• returning to Edmodo to find it is without a doubt the most support and helpful online teaching community I've ever had the luck to find; 
  • registering for the Flat Classroom Certified Teacher program so I can partake in the project with much guidance; 
  • using the BIE site as a launchpad for really getting to grips with PBL; 
  • registering on the upcoming PBLU courses also run by BIE and 
  • launching this Ways to Learn site to gather all the info I find. 

So far I've had an overwhelmingly positive response to my callout for classrooms to collaborate resulting in a group of 5 of us who will be working closely in the next academic year. With teachers from the US and Australia I am hopeful that the learners will be as excited as I am about what comes next.

I am interested to see how successful we will be as there are many obstacles to be overcome but as most of us are one-to-one I'm hoping that the pace will be maintained and learners will be fully engaged throughout. Lots to do before then though so let's see!

Monday, 18 June 2012

Contemporary Music & Canonical Literature

Here's a handy list of songs that someone has compiled as suggestions to accompany literary texts. Everyone likes music (don't they?) and it's a great way to introduce a novel or kick off discussion around a particular theme.
Click here for the list. 

Tuesday, 12 June 2012

Visual Writing Prompts from Pinterest

I came across this great Pinterest page and I'll be using it to give learners ideas when they're doing 'free writing.' Below is a screenshot of just a few of the many examples. Click here to check out the pins and be inspired!

Monday, 11 June 2012

Beyond Youtube: Video Resources for Education

Youtube is a great go-to for videos covering pretty much anything, but it isn't the only collection out there that might be of interest for the classroom. Below are a few more video options for when Youtube yields nothing useful. These are great resources for flipping the classroom, self-access or simply explaining a concept as part of a lesson.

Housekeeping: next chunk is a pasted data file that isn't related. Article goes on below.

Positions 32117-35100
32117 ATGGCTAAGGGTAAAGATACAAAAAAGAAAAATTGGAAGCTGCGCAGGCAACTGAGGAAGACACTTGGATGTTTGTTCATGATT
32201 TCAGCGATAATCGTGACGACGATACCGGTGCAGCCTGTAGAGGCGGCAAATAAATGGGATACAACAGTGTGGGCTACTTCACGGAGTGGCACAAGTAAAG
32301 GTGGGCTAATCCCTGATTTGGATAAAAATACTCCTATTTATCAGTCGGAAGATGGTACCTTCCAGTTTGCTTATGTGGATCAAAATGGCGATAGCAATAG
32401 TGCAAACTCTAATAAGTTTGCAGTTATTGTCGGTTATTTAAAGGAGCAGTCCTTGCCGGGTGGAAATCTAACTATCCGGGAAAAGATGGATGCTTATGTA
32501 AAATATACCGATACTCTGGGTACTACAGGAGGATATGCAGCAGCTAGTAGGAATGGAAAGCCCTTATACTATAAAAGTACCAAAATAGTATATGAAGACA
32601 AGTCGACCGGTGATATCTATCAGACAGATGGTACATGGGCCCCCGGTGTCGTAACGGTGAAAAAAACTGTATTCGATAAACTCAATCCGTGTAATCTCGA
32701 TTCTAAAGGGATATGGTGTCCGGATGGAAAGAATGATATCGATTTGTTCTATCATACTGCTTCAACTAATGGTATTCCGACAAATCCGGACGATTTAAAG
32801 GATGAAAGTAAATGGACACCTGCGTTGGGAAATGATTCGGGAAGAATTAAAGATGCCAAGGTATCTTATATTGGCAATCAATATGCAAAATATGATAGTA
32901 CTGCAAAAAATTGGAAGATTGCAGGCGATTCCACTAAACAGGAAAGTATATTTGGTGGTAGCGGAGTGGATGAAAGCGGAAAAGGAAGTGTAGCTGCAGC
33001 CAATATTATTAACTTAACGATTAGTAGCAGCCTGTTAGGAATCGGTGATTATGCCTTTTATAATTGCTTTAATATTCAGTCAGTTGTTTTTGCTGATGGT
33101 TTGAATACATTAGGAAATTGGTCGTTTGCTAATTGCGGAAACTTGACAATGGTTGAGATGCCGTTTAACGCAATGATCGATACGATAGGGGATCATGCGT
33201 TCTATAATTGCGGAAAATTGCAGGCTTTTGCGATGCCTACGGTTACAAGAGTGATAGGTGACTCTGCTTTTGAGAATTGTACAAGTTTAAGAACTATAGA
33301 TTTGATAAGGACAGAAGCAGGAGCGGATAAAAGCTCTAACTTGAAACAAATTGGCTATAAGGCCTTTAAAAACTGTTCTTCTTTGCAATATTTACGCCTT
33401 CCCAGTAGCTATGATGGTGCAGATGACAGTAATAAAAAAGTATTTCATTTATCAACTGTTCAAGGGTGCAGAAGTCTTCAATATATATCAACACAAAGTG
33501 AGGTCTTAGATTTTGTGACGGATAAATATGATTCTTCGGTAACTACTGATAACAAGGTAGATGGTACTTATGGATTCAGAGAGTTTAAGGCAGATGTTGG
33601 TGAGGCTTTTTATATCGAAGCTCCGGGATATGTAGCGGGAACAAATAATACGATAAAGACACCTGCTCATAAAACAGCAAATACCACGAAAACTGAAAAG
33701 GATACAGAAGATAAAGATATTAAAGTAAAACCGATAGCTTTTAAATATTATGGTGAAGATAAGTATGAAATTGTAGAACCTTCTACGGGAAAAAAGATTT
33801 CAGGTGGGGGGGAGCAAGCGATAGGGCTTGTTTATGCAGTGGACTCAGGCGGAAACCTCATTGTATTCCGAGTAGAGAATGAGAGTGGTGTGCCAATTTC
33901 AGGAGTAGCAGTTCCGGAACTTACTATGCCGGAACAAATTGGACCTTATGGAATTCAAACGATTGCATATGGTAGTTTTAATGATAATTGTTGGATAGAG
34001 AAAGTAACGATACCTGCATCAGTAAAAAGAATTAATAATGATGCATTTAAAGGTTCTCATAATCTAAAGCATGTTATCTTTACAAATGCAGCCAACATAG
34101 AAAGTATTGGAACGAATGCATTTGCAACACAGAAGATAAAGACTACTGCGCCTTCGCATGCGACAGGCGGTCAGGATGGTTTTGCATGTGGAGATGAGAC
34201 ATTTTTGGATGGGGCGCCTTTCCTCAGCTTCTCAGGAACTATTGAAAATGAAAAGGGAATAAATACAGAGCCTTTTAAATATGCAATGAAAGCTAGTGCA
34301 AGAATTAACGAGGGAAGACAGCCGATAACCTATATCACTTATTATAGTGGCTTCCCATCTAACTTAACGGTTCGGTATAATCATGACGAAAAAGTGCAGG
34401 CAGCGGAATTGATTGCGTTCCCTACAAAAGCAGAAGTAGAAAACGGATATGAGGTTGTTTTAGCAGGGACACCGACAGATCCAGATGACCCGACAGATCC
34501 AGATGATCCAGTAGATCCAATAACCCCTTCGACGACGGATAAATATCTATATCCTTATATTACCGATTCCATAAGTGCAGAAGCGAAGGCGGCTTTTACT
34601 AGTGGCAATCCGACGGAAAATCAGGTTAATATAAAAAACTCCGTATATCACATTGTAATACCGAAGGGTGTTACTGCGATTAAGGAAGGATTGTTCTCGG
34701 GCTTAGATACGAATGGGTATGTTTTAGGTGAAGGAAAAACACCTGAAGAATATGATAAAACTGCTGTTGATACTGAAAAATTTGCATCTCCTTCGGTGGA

"We believe that everyone should have the same opportunity to learn. The best way to make this possible, we believe, is to organize into one, super directory the hundreds of thousands of good videos currently available on the Internet. To make this a reality, we invite teachers, instructors and educators to suggest videos for inclusion into our directory, and then to review, approve, and assign those videos into appropriate categories using a wiki framework and philosophy. The videos are the highest quality found on the World Wide Web, cover all major educational topics from elementary to secondary schools (or age range 1 – 18), and are Kid Safe!"
Click here

"Classroom Clips allows users to search and explore a wide range of educational content which has been correlated to the Virginia Standards of Learning. Featuring many locally produced programs, users are able to stream video and audio clips on topics such as history, government, science, and art."
Click here

The Science and Education section of - also available at - has videos (and articles) covering a range of topics from how to write a literary essay to how to make a model volcano.
Click here

There are many more sites that offer at least some video content among their resources, but these are the top 3 I've found for consistently yielding useful results. Hope you find them useful too!

Sunday, 10 June 2012

Dropcanvas: Share Stored Files Instantly

Dropcanvas is a very simple yet useful service. Go the the homepage, drag files onto the page and a url will be generated for sharing. Pass it on to whoever you want to and that's it! At the time of writing, there is no limit on how much you can store in total, although there is a healthy 5GB limit per canvas. Another great way to share files and folders with minimal hassle.


  • This is a really handy alternative to other forms of instant file sharing such as Bluetooth or shared servers; learners just need access to the Internet to share files so distance is no object.
  • Use this to supplement file-sharing from other locations such as Google Drive or Dropbox.

Saturday, 9 June 2012

PBL: Getting Started with Project-Based Learning

I've blogged about a few resources for the PBL classroom, which can be found in these search results, but a recent forum discussion and a chat with a colleague made me realise that not everyone is clear about PBL; many have the impression that it is simply incorporating projects into learning, but it rather more involved than this traditional classroom phenomenon. I intend to incorporate the elements that I find most suited to my learners such as the 'real world' focus and it complements my move toward thematic planning, providing a wealth of ideas to get started. My post on BIE is still a good place to start for those who are in the dark, but below are a few other resources that should make the ideas behind PBL a bit clearer, not least to myself!

Resource 1
Got 3 minutes and 50 seconds? This video from BIE explains what PBL is: